Mark 7:24-30

From there he set out and went away to the region of Tyre. He entered a house and did not want anyone to know he was there. Yet he could not escape notice, but a woman whose little daughter had an unclean spirit immediately heard about him, and she came and bowed down at his feet. Now the woman was a Gentile, of Syrophoenician origin.

She begged him to cast the demon out of her daughter. He said to her, “Let the children be fed first, for it is not fair to take the children’s food and throw it to the dogs.” But she answered him, “Sir, even the dogs under the table eat the children’s crumbs.”

Then he said to her, “For saying that, you may go—the demon has left your daughter.” So she went home, found the child lying on the bed, and the demon gone. Mark 7:24-30

This is always a troubling text for me. At first glance (and at every subsequent glance), it seems to be contrary to everything that we have seen and heard from Jesus to this point.

We’ve already seen him in action in Gentile territory. Tyre is a coastal city in the province of Syria, the ancestral home of the Phoenicians. Jesus does good stuff in Gentile cities.

We’ve already seen him heal Gentiles, both men and women. He has already healed both children and adults. He has proven himself an equal opportunity blesser.

So what is going on in this story? There is no way to twist it or read it without Jesus coming across as an arrogant “my tribe is the best” Jew (nothing particularly against Jews in that line – you can fill in the blank with any team you want and make the same point.) He is both demeaning and disrespectful to a poor woman who only comes to Jesus because her daughter is suffering.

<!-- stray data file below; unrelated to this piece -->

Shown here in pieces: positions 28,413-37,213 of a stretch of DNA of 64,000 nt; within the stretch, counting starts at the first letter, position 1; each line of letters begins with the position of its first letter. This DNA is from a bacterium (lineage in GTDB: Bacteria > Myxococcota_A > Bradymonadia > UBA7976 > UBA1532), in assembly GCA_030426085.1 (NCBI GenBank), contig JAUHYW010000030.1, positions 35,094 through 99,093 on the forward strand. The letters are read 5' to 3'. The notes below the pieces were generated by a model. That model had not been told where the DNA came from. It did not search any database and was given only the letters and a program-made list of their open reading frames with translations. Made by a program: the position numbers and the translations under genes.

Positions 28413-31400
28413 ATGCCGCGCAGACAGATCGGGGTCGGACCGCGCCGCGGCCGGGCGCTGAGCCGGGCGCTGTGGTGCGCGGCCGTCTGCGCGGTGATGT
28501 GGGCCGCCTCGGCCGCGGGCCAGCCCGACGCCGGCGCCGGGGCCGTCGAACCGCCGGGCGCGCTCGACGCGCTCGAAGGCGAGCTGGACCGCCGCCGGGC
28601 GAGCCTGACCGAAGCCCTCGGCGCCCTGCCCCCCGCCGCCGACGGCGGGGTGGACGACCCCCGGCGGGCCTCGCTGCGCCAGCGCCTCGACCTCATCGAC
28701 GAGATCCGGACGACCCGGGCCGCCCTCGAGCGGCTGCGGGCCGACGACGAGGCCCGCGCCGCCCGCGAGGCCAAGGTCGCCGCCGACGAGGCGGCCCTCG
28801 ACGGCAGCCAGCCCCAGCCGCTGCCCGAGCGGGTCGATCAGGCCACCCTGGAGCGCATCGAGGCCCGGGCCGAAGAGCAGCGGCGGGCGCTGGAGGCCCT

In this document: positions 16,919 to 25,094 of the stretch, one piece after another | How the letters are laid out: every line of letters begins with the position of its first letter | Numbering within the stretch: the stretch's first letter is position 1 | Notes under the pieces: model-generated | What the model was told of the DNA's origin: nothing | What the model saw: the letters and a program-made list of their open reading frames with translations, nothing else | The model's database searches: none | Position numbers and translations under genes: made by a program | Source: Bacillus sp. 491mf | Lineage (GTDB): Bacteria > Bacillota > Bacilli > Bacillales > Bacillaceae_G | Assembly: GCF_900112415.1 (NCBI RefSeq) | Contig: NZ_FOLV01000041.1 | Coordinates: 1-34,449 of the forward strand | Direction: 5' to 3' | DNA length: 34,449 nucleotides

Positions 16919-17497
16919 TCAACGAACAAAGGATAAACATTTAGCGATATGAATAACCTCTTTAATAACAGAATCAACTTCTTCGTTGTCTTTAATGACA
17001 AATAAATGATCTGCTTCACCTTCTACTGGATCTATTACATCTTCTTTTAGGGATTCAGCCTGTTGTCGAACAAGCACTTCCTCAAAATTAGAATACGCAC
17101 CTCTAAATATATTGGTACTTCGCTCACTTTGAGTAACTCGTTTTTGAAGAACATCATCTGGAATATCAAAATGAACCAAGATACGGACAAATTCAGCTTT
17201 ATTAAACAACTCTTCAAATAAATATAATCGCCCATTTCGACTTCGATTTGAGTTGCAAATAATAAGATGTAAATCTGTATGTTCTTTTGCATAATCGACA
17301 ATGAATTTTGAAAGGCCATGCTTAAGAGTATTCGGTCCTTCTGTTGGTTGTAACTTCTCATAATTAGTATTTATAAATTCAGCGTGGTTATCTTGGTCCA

I don’t know what to do with this text. Except for maybe one thing….

What if Jesus said his lines with a smile on his face and a chuckle in his voice? What if the quickness of her wit in return was invited by the gentleness in Jesus’ tone? Because I make up that if Jesus would have been sharp and dismissive she might have retreated with her request.

We can’t hear tone of voice when we read such stories. That is the limitation of written material, regardless of the clarity of qualifying adjectives and adverbs. So we’re left with context and our own imaginations.

My imagination is that Mark tells us this story PRECISELY so that we react against it. Because our reaction is an internal remember that what Jesus said was, in fact, horribly dismissive, disrespectful, and arrogant – which means that we know full well, from the top of our heads to the tips of our toes – that it is always wrong to speak to others in a dismissive, disrespectful, and arrogant matter.

The story ends with Jesus applauding the woman’s courage and willingness to speak up, even to challenge, Jesus. The story ends with a healed daughter.  Hopefully we all learned a little something along the way.

Let us pray: Dear Jesus, our tongues can be so cutting in how we talk with and about other people. Sticks and stones are one thing but words really can hurt us. In our thoughts and our actions, help us treat all people as we ourselves want to be treated. In Jesus’ name. Amen.

One Response to “Mark 7:24-30”

  1. Gordon and Darlene Says:

    Thanks again Rev. we look forward to each day.

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